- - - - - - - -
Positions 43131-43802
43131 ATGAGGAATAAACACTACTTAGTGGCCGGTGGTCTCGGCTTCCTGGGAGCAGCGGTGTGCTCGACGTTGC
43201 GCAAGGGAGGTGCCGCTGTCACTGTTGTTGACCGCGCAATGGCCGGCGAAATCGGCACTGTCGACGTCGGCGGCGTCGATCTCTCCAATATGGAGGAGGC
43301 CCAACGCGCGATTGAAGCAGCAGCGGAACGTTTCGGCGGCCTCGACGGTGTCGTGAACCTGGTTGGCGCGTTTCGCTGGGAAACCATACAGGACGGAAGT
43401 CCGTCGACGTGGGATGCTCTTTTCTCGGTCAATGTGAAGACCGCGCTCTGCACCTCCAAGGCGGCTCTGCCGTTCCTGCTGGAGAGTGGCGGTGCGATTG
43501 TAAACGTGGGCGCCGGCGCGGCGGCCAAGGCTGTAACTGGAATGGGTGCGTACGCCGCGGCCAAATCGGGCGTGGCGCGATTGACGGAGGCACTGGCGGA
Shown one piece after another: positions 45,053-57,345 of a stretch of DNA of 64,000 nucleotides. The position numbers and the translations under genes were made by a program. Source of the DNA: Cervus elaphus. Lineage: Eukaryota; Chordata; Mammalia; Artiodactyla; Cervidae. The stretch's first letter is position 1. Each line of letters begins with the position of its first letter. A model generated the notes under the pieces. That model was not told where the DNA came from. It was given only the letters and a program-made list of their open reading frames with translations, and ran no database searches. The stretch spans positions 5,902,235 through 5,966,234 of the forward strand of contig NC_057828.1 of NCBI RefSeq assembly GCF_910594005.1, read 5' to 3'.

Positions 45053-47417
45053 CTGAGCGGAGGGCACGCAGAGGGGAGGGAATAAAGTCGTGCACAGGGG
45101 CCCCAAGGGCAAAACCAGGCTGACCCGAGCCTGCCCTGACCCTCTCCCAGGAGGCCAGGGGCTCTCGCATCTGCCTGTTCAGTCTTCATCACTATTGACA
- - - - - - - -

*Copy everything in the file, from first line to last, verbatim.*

Positions 43131-43802
43131 ATGAGGAATAAACACTACTTAGTGGCCGGTGGTCTCGGCTTCCTGGGAGCAGCGGTGTGCTCGACGTTGC
43201 GCAAGGGAGGTGCCGCTGTCACTGTTGTTGACCGCGCAATGGCCGGCGAAATCGGCACTGTCGACGTCGGCGGCGTCGATCTCTCCAATATGGAGGAGGC
43301 CCAACGCGCGATTGAAGCAGCAGCGGAACGTTTCGGCGGCCTCGACGGTGTCGTGAACCTGGTTGGCGCGTTTCGCTGGGAAACCATACAGGACGGAAGT
43401 CCGTCGACGTGGGATGCTCTTTTCTCGGTCAATGTGAAGACCGCGCTCTGCACCTCCAAGGCGGCTCTGCCGTTCCTGCTGGAGAGTGGCGGTGCGATTG
43501 TAAACGTGGGCGCCGGCGCGGCGGCCAAGGCTGTAACTGGAATGGGTGCGTACGCCGCGGCCAAATCGGGCGTGGCGCGATTGACGGAGGCACTGGCGGA
Shown one piece after another: positions 45,053-57,345 of a stretch of DNA of 64,000 nucleotides. The position numbers and the translations under genes were made by a program. Source of the DNA: Cervus elaphus. Lineage: Eukaryota; Chordata; Mammalia; Artiodactyla; Cervidae. The stretch's first letter is position 1. Each line of letters begins with the position of its first letter. A model generated the notes under the pieces. That model was not told where the DNA came from. It was given only the letters and a program-made list of their open reading frames with translations, and ran no database searches. The stretch spans positions 5,902,235 through 5,966,234 of the forward strand of contig NC_057828.1 of NCBI RefSeq assembly GCF_910594005.1, read 5' to 3'.

Positions 45053-47417
45053 CTGAGCGGAGGGCACGCAGAGGGGAGGGAATAAAGTCGTGCACAGGGG
45101 CCCCAAGGGCAAAACCAGGCTGACCCGAGCCTGCCCTGACCCTCTCCCAGGAGGCCAGGGGCTCTCGCATCTGCCTGTTCAGTCTTCATCACTATTGACA